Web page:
By Peter Hall
LEEDS, England (Reuters) – The absence through injury of leading Australia batsman Steve Smith gives England a golden chance to level the Ashes series in the third test at Headingley, but the hosts must resolve their own batting problems first.
Smith, who averages 126 in the series which Australia lead 1-0, was struck by a bouncer from fast bowler Jofra Archer in the first innings of the second test at Lord’s and was replaced by “concussion sub” Marnus Labuschagne for the second innings.
Initially, Smith passed a concussion test and was allowed to return to the field and complete his innings, but his condition worsened and Cricket Australia (CA) confirmed he is not fit to play in the third test, which starts on Thursday.
The absence of a man who has proven almost immovable so far this series will give England a boost, given Matthew Wade is the only other Australian batsman with a century and only two others have passed 50.
However, England have their own issues to address. Questions remain over their top order, with Jason Roy, a specialist opening batsman in one-day cricket, continuing to struggle.
“Opening the batting in a test in England should be a specialist position yet someone like Jason Roy will probably only come off once in about 20 innings playing the way he does at the top of the order,” former England captain Nasser Hussain wrote in the Daily Mail newspaper.
“He is obviously a special talent in white-ball cricket but at this level against the moving ball I maintain Roy’s best position in test cricket is in the middle order.”
England have named the same 12-man squad for the third test in West Yorkshire, but it does appear they are considering moving Roy down the order.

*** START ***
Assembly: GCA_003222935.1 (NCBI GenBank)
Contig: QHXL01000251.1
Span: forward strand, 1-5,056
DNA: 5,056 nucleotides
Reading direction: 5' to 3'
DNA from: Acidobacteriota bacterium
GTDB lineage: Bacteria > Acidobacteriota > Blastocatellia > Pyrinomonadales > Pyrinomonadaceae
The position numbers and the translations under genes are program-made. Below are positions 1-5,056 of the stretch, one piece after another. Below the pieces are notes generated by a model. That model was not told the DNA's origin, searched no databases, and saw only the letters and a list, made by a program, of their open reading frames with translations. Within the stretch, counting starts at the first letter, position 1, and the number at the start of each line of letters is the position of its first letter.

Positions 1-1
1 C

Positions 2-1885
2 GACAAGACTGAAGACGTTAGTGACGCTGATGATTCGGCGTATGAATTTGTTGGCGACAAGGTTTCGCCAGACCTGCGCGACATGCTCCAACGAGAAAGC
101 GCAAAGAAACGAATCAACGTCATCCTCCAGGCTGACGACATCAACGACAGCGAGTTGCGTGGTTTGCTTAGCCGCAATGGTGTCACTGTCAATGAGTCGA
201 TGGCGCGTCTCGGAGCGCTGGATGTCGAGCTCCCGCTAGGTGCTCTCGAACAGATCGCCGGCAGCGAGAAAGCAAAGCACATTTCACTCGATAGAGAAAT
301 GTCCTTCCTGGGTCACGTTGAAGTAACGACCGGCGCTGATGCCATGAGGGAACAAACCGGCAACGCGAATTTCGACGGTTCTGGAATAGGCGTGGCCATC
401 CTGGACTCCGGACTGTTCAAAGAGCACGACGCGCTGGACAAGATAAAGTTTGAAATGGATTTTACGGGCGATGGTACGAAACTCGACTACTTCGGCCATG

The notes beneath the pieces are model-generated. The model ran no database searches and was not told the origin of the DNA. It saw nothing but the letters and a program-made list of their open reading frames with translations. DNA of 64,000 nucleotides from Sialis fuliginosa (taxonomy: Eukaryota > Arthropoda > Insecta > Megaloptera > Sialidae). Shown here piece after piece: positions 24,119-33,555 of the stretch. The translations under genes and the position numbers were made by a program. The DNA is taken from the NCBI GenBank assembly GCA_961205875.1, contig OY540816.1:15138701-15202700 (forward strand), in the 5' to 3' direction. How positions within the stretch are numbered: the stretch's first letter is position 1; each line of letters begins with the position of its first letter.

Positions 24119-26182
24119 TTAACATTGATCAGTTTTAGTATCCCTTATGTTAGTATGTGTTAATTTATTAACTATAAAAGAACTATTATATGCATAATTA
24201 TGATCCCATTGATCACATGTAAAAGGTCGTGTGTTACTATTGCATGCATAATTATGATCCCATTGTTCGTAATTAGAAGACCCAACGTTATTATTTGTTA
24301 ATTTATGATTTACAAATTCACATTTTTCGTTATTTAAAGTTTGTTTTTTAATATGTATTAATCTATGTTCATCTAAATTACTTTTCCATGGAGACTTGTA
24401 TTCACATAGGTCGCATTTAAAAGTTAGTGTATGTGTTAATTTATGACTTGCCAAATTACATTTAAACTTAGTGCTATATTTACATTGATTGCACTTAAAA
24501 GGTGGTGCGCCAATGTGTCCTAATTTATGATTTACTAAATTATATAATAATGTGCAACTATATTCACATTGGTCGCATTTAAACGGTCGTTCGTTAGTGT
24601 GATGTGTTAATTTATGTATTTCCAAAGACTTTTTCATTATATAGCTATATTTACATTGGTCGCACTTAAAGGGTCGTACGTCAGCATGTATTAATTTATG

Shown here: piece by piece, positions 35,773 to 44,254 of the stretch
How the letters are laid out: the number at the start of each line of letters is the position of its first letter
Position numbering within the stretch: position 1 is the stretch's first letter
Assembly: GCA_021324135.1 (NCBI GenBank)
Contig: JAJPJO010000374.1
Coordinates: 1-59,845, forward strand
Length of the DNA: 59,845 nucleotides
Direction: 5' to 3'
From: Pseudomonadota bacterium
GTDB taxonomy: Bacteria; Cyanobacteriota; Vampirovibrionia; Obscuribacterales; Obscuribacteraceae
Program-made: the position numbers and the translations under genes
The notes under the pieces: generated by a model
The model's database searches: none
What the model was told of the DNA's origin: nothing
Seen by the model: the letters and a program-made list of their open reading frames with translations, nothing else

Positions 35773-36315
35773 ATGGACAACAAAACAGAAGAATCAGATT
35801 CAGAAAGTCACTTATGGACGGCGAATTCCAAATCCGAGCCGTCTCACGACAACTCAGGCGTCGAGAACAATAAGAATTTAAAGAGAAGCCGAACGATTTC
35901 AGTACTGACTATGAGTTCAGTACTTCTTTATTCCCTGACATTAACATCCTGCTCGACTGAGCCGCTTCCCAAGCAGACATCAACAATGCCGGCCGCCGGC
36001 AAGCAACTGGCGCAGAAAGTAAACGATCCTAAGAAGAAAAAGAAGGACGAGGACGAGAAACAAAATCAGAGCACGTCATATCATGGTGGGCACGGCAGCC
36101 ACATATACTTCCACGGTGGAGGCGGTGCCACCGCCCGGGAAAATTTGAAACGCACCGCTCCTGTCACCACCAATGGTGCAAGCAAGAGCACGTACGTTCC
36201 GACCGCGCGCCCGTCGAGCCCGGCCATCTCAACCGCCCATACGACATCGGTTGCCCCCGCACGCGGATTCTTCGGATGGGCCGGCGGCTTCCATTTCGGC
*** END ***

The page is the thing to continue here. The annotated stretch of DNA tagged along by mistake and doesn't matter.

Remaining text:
“We think we’ve got the best seven batters available to us,” England coach Trevor Bayliss said. “Whether we can change it round and make that (order) any better, I’m not sure, but we’ll certainly have a discussion about it.
“Personally, I think he (Roy) probably is suited to the middle order.”
Roy produced his most convincing innings of his fledgling international test career when scoring 72 batting at number three against Ireland, as opposed to 45 runs from five innings when opening.
Moving Roy will likely see Joe Denly open, with the pressure mounting on the 33-year-old given his highest score of the series is 30 so far.
Captain Joe Root is another who has not reached his usual high level, averaging less than 25. Moving him further down the order to number four, his usual position, is also a possibility.
“We are going to lose arguably our best batter,” Australia coach Justin Langer said. “It is not unlike England losing James Anderson, he’s arguably their best bowler. You take your best players out it always has an impact.”
With England able to replace Anderson with the ferocious Archer in the last test, both teams remained evenly matched, with England almost able to sneak victory on the final day.
Taking Smith’s runs out of the equation should, in theory, give England the edge, but there is hope for Australia in Smith’s likely replacement Labuschagne, who scored a gritty 59 as Australia saw out the draw at Lord’s.
(Reporting by Peter Hall; Editing by Christian Radnedge)